Sunday, February 19, 2017

Drone use not heroic —and in Wichita, we will work to stop it

An open letter to The Wichita Eagle:

I read with disgust the article "How Wichitans fight in Combat from here." The whole article makes a hero out of a woman who sits in a nice safe room and kills people she never met in person thousands of miles away. Heroic! considering how easy our technology has made war these days it seems more cowardly to me. Our troops no longer have to meet the enemy on  a battle field, we just push a button and they are gone.
The article uses clever words like "the neutralizing of 92 high value individuals." I think the more common word is either to kill or murder.
We are talking about a fight in someone else's country where people have lost their nation, sovereignty and their national pride. Some of those combatants are not just Taliban. Some people there have joined in the Taliban's fight because they want the foreigners to leave. That especially goes for the many factions of resistance in Iraq and other parts of the world where this country feels free to impose our standards on them against their will. We impose democratic puppet regimes that ignore these people's own dynamic interest, culture and national needs.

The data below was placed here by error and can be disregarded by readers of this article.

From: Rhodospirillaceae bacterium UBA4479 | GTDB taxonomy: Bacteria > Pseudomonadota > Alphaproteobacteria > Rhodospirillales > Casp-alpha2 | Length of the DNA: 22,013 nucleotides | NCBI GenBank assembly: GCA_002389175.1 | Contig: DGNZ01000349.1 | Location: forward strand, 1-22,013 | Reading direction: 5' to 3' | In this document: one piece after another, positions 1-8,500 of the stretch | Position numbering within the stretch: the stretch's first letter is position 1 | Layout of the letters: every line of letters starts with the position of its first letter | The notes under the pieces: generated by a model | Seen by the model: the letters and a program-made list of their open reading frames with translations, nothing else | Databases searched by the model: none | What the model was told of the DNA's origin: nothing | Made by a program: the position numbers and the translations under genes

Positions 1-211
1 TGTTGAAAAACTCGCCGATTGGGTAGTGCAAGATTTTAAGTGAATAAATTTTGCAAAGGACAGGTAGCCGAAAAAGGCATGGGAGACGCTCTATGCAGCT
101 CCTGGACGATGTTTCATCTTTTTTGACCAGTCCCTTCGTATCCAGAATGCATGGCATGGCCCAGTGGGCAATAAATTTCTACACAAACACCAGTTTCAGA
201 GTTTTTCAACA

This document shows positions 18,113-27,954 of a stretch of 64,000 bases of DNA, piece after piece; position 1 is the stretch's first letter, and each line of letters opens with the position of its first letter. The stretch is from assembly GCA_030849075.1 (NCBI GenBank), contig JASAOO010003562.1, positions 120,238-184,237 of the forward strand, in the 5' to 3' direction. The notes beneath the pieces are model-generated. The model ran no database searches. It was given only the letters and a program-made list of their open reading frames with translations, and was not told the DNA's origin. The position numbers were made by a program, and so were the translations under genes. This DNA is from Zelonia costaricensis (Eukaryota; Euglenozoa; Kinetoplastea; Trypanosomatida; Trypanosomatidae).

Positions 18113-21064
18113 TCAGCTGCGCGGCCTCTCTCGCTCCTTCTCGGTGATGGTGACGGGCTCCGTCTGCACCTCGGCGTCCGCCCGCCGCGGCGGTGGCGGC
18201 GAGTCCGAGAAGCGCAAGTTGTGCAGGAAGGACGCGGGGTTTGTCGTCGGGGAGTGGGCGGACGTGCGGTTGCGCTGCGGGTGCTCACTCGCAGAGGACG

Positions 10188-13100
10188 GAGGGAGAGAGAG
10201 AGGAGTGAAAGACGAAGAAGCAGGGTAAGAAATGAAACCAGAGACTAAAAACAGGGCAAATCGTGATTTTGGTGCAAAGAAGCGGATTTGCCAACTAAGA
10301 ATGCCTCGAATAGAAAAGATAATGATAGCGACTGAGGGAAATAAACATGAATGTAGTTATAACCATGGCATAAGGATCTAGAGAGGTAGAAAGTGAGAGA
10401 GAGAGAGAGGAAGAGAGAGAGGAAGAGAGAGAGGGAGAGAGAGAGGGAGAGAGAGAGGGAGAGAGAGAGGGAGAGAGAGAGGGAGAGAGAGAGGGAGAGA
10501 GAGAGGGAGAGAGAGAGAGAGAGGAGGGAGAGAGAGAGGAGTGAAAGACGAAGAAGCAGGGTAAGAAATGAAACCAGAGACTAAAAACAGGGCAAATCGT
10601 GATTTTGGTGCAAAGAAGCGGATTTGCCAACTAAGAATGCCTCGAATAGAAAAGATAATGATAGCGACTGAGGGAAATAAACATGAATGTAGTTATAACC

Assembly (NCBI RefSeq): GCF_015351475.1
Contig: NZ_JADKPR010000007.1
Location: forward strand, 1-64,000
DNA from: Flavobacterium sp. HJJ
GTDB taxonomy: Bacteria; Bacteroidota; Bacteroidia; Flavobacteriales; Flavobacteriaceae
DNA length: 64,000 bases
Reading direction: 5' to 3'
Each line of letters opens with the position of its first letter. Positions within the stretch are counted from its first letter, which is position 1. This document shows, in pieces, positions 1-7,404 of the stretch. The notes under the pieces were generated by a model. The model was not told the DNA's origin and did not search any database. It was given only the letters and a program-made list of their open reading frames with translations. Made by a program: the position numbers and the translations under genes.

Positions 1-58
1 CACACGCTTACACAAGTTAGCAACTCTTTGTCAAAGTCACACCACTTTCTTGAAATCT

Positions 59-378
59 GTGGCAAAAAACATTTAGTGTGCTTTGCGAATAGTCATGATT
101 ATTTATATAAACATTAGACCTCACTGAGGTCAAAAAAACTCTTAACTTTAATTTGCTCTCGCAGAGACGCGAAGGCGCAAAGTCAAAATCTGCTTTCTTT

Not only is their resistance justified, these machines kill members of their families, including young children and innocent civilians who happen to be there at the time these bombers go off.
I can't understand how a country that claims to be for "freedom and democracy" and a "beacon of hope in the world" can rely on technology that makes a button pushing soldier judge, jury and executioner. We are doing all of this because we have the ability to do it—Not because there is any moral grounds for it. It has never been justified to take over someone else's country just because it serves our needs.
I'm not alone in this complaint. A lot of people in Wichita are concerned about the use of unmanned drones to kill people. 
Steve Otto

Film: National Bird
Friday, March 3, 7:00 - 8:45 pm

At the Peace and Social Justice Center
1407 N. Topeka 

Wichita, KS  

National Bird is a 2016 documentary film directed by Sonia Kennebeck with executive producers Wim Wenders and Errol Morris. It was shown at the Tribeca Film Festival and the Berlin Film Festival, and it was reviewed in Variety and The Guardian. It will show on PBS Independent Lens on May 1, 2017.

National Bird follows the dramatic journey of insiders who are determined to break the silence around one of the most controversial issues of our time: The secret US drone war. The film gives rare insight into the American drone program through the eyes of veterans and survivors. Plagued by guilt over the killing of faceless people in foreign countries and suffering from PTSD, the veterans decide to speak out publicly, despite the possible consequences.

No comments: